It would be understandably difficult to topple a pair of Olympic gold medal winning performances from the pinnacle of the sporting achievements of Rebecca Johnston.
That said, the recent Team Canada triumph at the 2021 IIHF World Championships in Calgary comes surprisingly close, on a very personal level.
Now 31 years old and very much aware that the end of her illustrious international career is definitely a function of years and not decades, Johnston was challenged even further when a ruptured Achilles sent her to the sidelines for a prolonged period of rehabilitation in 2020.
As the likes of Sara Fillier (21), Emily Clark (25), Blayre Turnbull (28) and others pushed hard to turn over the Canadian roster, the Sudbury sensation and graduate of Lo-Ellen Park Secondary School finds herself now as the oldest forward on the team that hoisted the hardware one week ago.
“I was really excited to come back from the injury, to have made the centralization roster and then make the World Championship roster,” said Johnston on Labour Day Monday, taking full advantage of the ten-day break the women will enjoy before jumping right back into the training regimen in preparation for the Beijing Olympics in February.
“Just being there made me so excited and proud. Obviously, the Olympic medals would be my proudest moments but I think this is really close to that, just in terms of what I had to go through, with the injury and COVID and everything going on.”
After dominating the United States in round robin play (5-1) in Alberta, besting the favourite who had captured the IIHF crown five straight times heading into play last month, the Canucks were pushed to the brink in the final, with Marie-Philippe Poulin netting the game-winning goal in overtime to lift Canada over the USA, 3-2.
Knowing that she needed a very solid tournament to remain in the hunt for a spot in the Olympic lineup six months down the road, Johnston was more than a little pleased with her performance.
“My skating felt good, I felt fast,” she said. “I was proud of how I was playing. I came back a more complete player, a different player than I was in the past. My game has been built on speed, so there were areas of the game that I wanted to improve on, some simple things that I may not have brought as much before when I relied more on my skating and skill.”
Paired largely with both Clark and Turnbull, the trio created chaos by virtue of their relentless puck pursuit, a style that Johnston embraced. “We brought so much speed and grit and created a lot of turnovers – it’s something that we all can do,” stated the 5’9” physical specimen who first rose to national prominence as a 16 year-old, named as the top forward at the U18 National Championships in November of 2005.
“The coaching staff really liked that about our line.”
There is a noticeably different perspective that Johnston exudes these days compared to the youthful burgeoning star that left northern Ontario to attend Cornell University in the fall of 2007.
“I don’t know how much longer I will be on the team and I want to enjoy every moment of it,” she stressed. “It’s a true honour and a pleasure.” In fact, more than perhaps any other member of Team Canada, Johnston was forced to utilize all that the past 18 months has thrown her way in accessing the frame of mind necessary for success.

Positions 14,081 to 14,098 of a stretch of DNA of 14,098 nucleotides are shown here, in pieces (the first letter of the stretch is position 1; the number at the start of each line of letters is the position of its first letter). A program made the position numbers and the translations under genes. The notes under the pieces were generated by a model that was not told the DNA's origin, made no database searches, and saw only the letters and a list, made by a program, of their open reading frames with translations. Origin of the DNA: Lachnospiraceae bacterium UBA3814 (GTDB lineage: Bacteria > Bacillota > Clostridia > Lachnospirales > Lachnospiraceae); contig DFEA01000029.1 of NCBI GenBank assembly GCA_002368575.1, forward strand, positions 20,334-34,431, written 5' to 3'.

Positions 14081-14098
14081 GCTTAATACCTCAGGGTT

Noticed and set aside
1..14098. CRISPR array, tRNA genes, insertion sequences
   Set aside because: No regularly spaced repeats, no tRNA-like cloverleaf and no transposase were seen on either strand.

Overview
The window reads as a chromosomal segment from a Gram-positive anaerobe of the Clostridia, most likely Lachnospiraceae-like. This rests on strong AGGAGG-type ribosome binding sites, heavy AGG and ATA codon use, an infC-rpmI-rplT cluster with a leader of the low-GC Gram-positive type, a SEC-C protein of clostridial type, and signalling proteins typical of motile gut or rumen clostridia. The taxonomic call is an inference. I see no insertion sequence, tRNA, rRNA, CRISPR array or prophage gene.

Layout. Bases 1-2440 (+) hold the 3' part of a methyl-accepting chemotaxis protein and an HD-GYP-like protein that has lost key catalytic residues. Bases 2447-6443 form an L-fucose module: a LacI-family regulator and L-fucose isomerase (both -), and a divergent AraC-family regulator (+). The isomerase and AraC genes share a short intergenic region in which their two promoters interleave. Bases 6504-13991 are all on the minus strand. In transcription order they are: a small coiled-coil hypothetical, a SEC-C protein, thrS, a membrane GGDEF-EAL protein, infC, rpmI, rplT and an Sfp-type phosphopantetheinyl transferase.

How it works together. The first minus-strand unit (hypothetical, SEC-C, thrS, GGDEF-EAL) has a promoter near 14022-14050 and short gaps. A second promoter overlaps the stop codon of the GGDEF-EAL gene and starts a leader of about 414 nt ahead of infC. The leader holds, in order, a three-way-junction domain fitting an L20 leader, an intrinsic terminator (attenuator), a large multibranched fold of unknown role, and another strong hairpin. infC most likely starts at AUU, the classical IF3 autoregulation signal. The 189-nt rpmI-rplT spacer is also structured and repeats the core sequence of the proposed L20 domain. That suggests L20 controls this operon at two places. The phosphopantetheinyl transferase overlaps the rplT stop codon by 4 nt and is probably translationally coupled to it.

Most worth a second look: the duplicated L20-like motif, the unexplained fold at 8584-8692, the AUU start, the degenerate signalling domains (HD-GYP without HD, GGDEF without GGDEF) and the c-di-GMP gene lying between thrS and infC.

“A lot of it came down to the mental training that I did off the ice,” she said. “Throughout my injury, I definitely feel that I improved on the mental side of things, being able to adapt and overcome and not think too much about things and stay in the moment.”
“I’ve always been the type of player who puts a lot of pressure on herself – and to an extent, I still do,” Johnston continued. “But I’m starting to learn that it’s okay to be excited and appreciative to be there. I have come to realize that I can be a great player and still enjoy myself.”
On a personal level, that is fine. But the truth is that much was written leading into the 2021 Worlds, noting the pendulum of women’s hockey momentum swinging increasingly over to the side of the Americans. Whether it was the influx of young talent or the fact that some had written them off before play even started, this version of Team Canada was different.
“It was crazy because I think this was the most confident team that I’ve ever been a part of with the national team program,” suggested Johnston. “We used to go into these tournaments and we would play scared, we would play on our heels. This time around, we played with a little more swagger, in a good way, and I think it showed on the ice.”
“We were pressing forward, playing aggressively – and we have a talented group as well. It’s not just that we work hard. The rookies were really confident, bringing to the table what helps make them great. They weren’t scared to do what they do best. Everyone really played off one another.”
Yet despite the positives of a round robin win over the USA, Johnston and other vets needed no reminders that a 2-1 Canadian victory in pool play meant precious little by the time the United States rebounded to secure gold with a 3-2 shootout win on the final day of competition in South Korea (2018).
“The 5-1 game obviously helped our confidence, believing that if we come out that hard, with that speed, that we could be all over them,” said Johnston. “But we knew that going into the final game, they were going to come out harder.”
The Canadians fully understand that there is little time to rest on their laurels. The reality is that a final roster for China (2022 Winter Olympic Games) will not be announced until just before Christmas. That is front of mind for the daughter of Bob and Colleen Johnston, one of six children in the ultra-athletic family.
“You never know what can happen in Olympic years, but I am happy with where I am at, for sure,” said Rebecca. Perhaps not Olympic gold medal winning happy (just yet), but awfully darned close.